My wife died in November of last year and probate is still ongoing. On May 23 this year I was advised by the lawyer involved that they had received a demand for the payment of IPT owed by my wife for the years 2015 and 2016. Now we had sold our house in December 2014. Since we had never held the title deeds, IPT was payable by the registered owner Aristo Developers, from whom we had purchased the property in 2001.
We were informed by the lawyer handling the sale that the law had changed in 2014 to allow IPT payments to be paid directly by the contractual owners, and so this was carried out by the lawyer on our behalf and a Tax Clearance Certificate was issued on December 13 confirming that the property had been sold and subsequently the title deeds were transferred directly to the new owners from Aristo.
The lawyer handling probate approached the tax office on this and they admitted that a mistake had occurred over the 2016 payment, but that the sale of the property was not completed until January 2015, and therefore under the law we were responsible for IPT payments for the whole of that year and would have to claim a rebate from the new owners for the remaining months.
I asked for proof and was told that although we had been given a tax clearance certificate this only applied for 2014 and that the title deeds were not transferred until January 26, 2015. Since IPT is payable on the property rather than the individual and the property was jointly owned, I queried why my wife had been singled out on this, and the tax office responded by saying that if the property was jointly owned there would be more tax to pay.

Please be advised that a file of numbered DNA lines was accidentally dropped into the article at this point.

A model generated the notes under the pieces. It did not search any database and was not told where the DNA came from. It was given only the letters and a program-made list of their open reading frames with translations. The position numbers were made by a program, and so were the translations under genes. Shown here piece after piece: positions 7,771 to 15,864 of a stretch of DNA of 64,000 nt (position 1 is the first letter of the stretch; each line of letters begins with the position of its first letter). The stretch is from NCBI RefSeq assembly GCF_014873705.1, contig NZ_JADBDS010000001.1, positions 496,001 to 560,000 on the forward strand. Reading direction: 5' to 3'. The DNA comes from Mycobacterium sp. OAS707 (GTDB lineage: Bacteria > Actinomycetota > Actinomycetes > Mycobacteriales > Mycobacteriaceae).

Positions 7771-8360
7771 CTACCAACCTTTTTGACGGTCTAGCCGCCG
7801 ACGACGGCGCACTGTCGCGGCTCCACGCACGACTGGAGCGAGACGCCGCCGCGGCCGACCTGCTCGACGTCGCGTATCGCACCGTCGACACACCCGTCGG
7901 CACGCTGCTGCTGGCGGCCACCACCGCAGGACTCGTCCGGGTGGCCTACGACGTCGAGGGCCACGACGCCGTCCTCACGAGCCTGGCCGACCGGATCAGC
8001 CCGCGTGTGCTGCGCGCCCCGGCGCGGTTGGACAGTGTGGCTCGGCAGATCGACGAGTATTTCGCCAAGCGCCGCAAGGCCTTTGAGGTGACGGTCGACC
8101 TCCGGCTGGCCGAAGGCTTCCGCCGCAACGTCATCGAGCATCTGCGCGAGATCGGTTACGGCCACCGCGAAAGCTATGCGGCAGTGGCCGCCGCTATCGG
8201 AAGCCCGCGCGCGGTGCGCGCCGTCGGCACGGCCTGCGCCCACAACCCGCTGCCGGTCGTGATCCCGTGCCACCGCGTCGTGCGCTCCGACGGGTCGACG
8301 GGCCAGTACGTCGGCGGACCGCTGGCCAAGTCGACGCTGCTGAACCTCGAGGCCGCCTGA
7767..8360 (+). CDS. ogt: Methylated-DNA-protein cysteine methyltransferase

I also queried as to why we were not told at the time that IPT was still owing. I have subsequently been told that IPT demands were sent out by the tax office up to 2015 by ordinary post in September-October and that this would have been sent to our postal address which the tax office had.
We received no such demand and the reason is obvious. The demands are sent to the owners of the property and since we were never the registered owners and no longer the contractual owners we could not possibly have made the payment ourselves.
In summary, there would appear to be a ‘Catch 22’ situation here and either ‘the law is an ass’ or the tax office is guilty of chicanery or both!
David R Smith, Peyia